New approach to communications plans
Your city’s communications will also benefit from asking how people want to receive your messages. For example, the City of St. Louis Park’s Fire Department wants to involve more East African residents in a safety training program. Instead of producing a flyer, city staff have learned that the most effective approach would be to make personal connections with the East African community leaders, who can then take the message back to community members.
“First, we have to build relationships,” says Larson. “Then we can start putting other marketing materials together.”
Alleyne recommends taking a new approach to developing communications plans.
“Communications plans are so common in communications departments, but what is not common is slowing down and making sure the communications plan is authentic to all the stakeholders,” says Alleyne. “What did you put into your communications plan to make sure that you’re reaching everybody? Take a little more time on a communications plan and then call it a communications and engagement plan.”
By developing these relationships and planning your communications around engagement and inclusion, you will build good will, which will in turn give you space to learn, make the occasional mistake, correct, and move on.
“When you have a relationship, and you have credibility, and it’s based on trust—people will allow you to make mistakes because they know that you’re going to fix it,” says Alleyne. “And they also know that they’re still going to be around the table, because you have a partnership.”
Danielle Cabot is communications coordinator with the League of Minnesota Cities. Contact: email@example.com or (651) 281-1233.
Promoting Inclusive Swim Events in St. Louis Park
The City of St. Louis Park has a long history of reaching out to its diverse population, which includes a large community of residents who practice Orthodox Judaism as well as newer residents from Somalia.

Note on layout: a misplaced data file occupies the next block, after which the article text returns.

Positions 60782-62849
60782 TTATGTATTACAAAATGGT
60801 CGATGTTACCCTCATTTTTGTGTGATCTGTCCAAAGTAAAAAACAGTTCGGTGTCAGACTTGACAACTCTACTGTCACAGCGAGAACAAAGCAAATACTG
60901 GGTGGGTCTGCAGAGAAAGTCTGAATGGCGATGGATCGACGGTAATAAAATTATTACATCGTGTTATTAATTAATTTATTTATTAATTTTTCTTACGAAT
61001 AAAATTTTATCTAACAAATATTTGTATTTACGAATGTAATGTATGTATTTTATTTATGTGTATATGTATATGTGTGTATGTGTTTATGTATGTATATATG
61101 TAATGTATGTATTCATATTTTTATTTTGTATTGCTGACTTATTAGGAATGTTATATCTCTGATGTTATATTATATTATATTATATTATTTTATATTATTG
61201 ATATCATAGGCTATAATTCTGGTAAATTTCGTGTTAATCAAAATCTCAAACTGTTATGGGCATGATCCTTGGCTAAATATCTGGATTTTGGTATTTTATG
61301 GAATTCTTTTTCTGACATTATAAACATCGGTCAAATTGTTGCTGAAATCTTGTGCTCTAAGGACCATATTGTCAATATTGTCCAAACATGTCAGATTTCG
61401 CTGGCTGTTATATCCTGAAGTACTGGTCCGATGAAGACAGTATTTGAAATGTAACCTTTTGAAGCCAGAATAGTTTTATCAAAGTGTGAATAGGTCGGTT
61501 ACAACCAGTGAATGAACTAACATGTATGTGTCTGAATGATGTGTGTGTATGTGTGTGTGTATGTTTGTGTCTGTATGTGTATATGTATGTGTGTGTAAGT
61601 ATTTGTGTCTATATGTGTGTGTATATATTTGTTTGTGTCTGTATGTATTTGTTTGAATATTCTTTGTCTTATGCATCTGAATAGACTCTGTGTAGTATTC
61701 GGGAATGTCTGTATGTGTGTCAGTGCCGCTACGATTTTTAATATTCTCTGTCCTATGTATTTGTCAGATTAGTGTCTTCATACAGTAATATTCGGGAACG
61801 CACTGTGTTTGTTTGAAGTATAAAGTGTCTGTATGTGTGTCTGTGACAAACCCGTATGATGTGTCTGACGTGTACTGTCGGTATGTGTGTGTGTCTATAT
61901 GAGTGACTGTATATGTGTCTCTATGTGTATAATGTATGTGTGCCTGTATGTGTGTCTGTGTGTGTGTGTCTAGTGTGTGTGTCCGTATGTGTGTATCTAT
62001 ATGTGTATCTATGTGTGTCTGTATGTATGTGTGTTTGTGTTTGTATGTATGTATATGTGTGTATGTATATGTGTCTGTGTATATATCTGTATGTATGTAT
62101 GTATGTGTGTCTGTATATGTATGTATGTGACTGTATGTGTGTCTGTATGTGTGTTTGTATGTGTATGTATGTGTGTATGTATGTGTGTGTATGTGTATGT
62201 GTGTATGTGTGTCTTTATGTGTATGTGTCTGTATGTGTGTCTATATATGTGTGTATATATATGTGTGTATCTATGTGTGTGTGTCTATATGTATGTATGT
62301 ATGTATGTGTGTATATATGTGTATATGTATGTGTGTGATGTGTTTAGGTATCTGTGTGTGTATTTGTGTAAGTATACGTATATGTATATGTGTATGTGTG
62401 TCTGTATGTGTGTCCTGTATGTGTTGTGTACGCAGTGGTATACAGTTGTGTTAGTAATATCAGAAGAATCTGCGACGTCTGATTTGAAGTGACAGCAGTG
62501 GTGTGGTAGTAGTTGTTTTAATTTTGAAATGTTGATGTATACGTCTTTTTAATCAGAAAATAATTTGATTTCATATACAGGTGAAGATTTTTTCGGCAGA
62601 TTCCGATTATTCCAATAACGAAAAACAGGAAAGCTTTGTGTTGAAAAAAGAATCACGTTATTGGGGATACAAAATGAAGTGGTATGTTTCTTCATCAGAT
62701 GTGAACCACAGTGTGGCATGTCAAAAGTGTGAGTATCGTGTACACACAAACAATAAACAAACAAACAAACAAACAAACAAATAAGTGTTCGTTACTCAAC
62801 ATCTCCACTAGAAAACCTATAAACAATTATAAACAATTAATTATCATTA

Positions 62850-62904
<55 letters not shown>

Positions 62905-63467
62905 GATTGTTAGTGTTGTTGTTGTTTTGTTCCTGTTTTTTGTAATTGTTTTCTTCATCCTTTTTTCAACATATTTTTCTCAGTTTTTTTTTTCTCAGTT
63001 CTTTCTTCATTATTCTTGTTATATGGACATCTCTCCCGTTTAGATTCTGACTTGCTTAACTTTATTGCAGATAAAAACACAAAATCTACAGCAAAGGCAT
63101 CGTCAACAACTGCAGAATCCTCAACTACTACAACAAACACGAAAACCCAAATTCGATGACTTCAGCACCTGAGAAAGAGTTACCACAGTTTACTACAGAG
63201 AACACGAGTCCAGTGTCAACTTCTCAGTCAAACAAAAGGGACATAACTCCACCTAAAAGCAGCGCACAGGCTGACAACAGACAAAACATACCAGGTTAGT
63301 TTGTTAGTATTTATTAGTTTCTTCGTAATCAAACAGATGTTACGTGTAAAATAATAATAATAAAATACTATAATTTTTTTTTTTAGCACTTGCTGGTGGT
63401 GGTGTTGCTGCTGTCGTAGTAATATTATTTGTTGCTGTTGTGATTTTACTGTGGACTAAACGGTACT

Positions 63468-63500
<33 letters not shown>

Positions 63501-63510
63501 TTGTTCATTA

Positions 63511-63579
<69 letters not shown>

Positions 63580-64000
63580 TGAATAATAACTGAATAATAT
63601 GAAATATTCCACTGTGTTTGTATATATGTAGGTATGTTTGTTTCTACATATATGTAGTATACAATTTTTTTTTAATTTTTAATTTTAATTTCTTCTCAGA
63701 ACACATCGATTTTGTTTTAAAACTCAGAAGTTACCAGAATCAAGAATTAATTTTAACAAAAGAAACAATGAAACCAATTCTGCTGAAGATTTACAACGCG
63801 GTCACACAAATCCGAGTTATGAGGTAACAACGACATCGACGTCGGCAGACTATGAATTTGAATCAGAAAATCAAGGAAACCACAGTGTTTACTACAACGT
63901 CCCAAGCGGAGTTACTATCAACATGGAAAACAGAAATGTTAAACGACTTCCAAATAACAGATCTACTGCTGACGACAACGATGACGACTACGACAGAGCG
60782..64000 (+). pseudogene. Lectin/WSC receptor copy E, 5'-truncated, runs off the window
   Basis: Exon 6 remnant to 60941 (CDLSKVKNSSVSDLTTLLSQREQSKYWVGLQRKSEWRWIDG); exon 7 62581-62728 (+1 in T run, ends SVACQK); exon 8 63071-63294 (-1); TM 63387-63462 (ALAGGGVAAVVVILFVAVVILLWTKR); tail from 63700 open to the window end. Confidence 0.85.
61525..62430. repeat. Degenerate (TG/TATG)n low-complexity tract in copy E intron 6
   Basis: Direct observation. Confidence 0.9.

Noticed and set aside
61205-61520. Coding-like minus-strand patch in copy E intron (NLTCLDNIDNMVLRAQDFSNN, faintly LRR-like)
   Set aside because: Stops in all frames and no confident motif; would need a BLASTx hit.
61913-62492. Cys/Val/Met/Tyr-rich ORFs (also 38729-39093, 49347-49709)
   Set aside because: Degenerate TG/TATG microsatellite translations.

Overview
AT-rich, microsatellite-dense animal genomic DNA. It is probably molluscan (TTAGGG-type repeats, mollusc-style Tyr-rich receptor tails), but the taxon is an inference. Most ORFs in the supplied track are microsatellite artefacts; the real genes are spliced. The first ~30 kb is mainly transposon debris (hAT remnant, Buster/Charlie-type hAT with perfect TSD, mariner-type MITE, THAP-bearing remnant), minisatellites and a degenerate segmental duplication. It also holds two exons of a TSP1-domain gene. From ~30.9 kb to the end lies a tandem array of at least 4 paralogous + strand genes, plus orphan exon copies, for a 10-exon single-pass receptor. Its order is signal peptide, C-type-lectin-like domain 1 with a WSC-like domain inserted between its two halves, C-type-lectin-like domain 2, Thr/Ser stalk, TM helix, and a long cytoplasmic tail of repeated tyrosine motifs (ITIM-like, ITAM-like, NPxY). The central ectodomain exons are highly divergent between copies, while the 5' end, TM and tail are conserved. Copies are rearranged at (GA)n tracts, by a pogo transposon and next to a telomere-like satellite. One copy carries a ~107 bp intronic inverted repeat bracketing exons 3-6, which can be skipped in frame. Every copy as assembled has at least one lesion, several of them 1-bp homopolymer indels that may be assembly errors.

One example of St. Louis Park’s cross-departmental commitment to inclusion is promotion of the city’s gender-specific swim events, which have been around for about 10 years. These events at the city aquatic park allow swimmers to use the facilities in a female-only or male-only setting, which better accommodates religious and cultural practices and also can create a more comfortable environment for some swimmers, regardless of religion.
In 2016, the city became more purposeful about advertising the events, says Recreation Superintendent Jason West, and wanted to develop a flyer to reach more residents.
To do so, West started by connecting with community leaders from the Jewish and Muslim faiths to identify dates that don’t conflict with religious observations. Next, West and Communications and Marketing Manager Jacqueline Larson brought a draft of the poster design to the St. Louis Park Police Department’s Multicultural Advisory Committee (MAC). In addition to considering their feedback on the value of the events themselves, West and Larson also got to ask about how the poster was communicating their message.
One key question the city had was whether the whole design had to be translated into the different languages spoken in St. Louis Park—which include Russian, Tibetan, and more.
From a logistics and cost standpoint alone, talking to the MAC first was a smart move, said West. The commission suggested that just a part of the design (the word “swim”) could be translated, and that by showing that the city intended for diverse communities to participate, the poster would still be effective.
“It was a great conduit, too, for getting the word out that we have this program,” added West.
The commission provided an additional critique that the staff had not considered. MAC members recommended removing silhouettes of swimmers that had been a part of the original poster design. A silhouette of a swimmer may be culturally insensitive to the very groups the city is trying to reach, they explained.
The benefit of this review session goes beyond development of effective communications materials or even higher participation numbers for the aquatic facility, West learned.
“Let me put it this way, when I talked to the rabbi, he was just glowing that we actually think about this as a city and that we want to reach out to all the different cultures,” West says. “He understands—and I think he respects the city—that we do go the extra step.”